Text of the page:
My True Fiction

**For more information on the inspiration of this piece please visit the prompt**


I was born in New York, New York, on the exact day my mother’s doctor had predicted. When I look through old family photos and see my parents’ smiles amidst the hospital’s sterile fluorescence on drab shades of brown and green, and my wide-eyed silence, my umbilical cord on a tray like an animal’s dinner, my naked body saucy with vernix and wrinkled like a teabag—when I see this it doesn’t feel like me, like mine.

In these photos my parents’ smiles stand out, bright. When I was in elementary school, looking through the same photos, I’d touch their smiles and smile myself, like a candle lit by another’s flame. I suppose you know your parents’ love is unconditional when they can look at something as unlovely as a newborn screaming with fresh life and still smile like that.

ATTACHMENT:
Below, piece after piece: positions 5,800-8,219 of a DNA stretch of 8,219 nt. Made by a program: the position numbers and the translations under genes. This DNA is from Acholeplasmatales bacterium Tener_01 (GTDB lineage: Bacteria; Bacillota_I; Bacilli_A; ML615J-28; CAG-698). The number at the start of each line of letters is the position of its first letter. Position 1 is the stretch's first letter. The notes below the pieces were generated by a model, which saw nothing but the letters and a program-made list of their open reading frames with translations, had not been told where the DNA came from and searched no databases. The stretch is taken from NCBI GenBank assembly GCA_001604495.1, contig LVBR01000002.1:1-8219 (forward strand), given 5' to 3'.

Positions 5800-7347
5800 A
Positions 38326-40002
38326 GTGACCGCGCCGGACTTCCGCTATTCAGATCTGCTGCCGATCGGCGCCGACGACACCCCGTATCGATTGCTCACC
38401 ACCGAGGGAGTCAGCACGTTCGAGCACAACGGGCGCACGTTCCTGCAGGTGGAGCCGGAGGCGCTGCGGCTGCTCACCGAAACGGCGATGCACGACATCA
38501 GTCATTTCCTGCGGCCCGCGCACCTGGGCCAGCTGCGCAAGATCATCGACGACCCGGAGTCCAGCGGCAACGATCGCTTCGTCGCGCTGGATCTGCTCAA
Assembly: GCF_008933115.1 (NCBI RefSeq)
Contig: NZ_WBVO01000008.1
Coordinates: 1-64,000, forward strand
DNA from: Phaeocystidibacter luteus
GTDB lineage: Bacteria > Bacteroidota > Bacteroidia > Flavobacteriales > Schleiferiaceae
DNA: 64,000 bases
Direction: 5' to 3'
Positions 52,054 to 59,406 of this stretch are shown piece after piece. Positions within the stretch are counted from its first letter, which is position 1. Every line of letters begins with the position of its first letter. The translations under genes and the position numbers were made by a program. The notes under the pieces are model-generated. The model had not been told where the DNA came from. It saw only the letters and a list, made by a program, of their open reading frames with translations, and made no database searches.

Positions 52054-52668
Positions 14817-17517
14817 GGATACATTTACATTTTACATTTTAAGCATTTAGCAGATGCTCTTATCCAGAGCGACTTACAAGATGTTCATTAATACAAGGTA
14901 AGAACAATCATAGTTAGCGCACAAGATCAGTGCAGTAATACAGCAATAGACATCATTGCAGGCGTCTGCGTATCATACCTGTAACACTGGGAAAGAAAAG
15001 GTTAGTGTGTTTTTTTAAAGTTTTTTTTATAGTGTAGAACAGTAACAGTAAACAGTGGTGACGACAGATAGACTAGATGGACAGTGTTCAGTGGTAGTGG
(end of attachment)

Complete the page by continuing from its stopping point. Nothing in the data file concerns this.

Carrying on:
Since there are many years of my childhood that precede memory I sometimes invent moments that I then play like TV episodes in my imagination. Sometimes I pretend that my birth was a celebration that happened in the dead of night, a surprise, an announcement, amidst the clear confetti of spring rain, and all around me were gunshots like firecrackers ricocheting in the alleyways. The stoplights were green all night and taxi drivers in my way pulled over and honked. Above me the moon was a spotlight and the stars a marquee of my name, and through the manhole steam you could hear applause from the tenements, and a lone someone wandered the streets and played the trumpet, its sound stirring into those still asleep the sweet dream of a baby being born. This is how I make life mine, through fiction, reverie.